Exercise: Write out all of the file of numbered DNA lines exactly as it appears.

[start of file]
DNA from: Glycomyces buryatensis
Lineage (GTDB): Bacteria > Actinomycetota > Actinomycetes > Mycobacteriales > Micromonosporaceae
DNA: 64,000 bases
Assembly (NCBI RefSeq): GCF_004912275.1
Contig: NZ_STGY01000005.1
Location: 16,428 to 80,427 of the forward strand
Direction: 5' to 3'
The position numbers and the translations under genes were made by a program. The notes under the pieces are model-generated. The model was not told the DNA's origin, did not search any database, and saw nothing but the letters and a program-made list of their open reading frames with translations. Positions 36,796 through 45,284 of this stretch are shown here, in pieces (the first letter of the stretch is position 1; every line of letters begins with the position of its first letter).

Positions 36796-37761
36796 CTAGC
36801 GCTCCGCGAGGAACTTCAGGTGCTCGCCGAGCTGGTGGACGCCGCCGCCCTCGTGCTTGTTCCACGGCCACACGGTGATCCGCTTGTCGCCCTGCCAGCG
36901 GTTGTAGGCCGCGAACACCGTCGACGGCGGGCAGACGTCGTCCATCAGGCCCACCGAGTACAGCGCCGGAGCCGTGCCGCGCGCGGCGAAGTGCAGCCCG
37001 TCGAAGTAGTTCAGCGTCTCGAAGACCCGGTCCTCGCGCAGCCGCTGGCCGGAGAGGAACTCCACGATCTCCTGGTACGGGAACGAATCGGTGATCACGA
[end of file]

DNA from: Glycomyces buryatensis
Lineage (GTDB): Bacteria > Actinomycetota > Actinomycetes > Mycobacteriales > Micromonosporaceae
DNA: 64,000 bases
Assembly (NCBI RefSeq): GCF_004912275.1
Contig: NZ_STGY01000005.1
Location: 16,428 to 80,427 of the forward strand
Direction: 5' to 3'
The position numbers and the translations under genes were made by a program. The notes under the pieces are model-generated. The model was not told the DNA's origin, did not search any database, and saw nothing but the letters and a program-made list of their open reading frames with translations. Positions 36,796 through 45,284 of this stretch are shown here, in pieces (the first letter of the stretch is position 1; every line of letters begins with the position of its first letter).

Positions 36796-37761
36796 CTAGC
36801 GCTCCGCGAGGAACTTCAGGTGCTCGCCGAGCTGGTGGACGCCGCCGCCCTCGTGCTTGTTCCACGGCCACACGGTGATCCGCTTGTCGCCCTGCCAGCG
36901 GTTGTAGGCCGCGAACACCGTCGACGGCGGGCAGACGTCGTCCATCAGGCCCACCGAGTACAGCGCCGGAGCCGTGCCGCGCGCGGCGAAGTGCAGCCCG
37001 TCGAAGTAGTTCAGCGTCTCGAAGACCCGGTCCTCGCGCAGCCGCTGGCCGGAGAGGAACTCCACGATCTCCTGGTACGGGAACGAATCGGTGATCACGA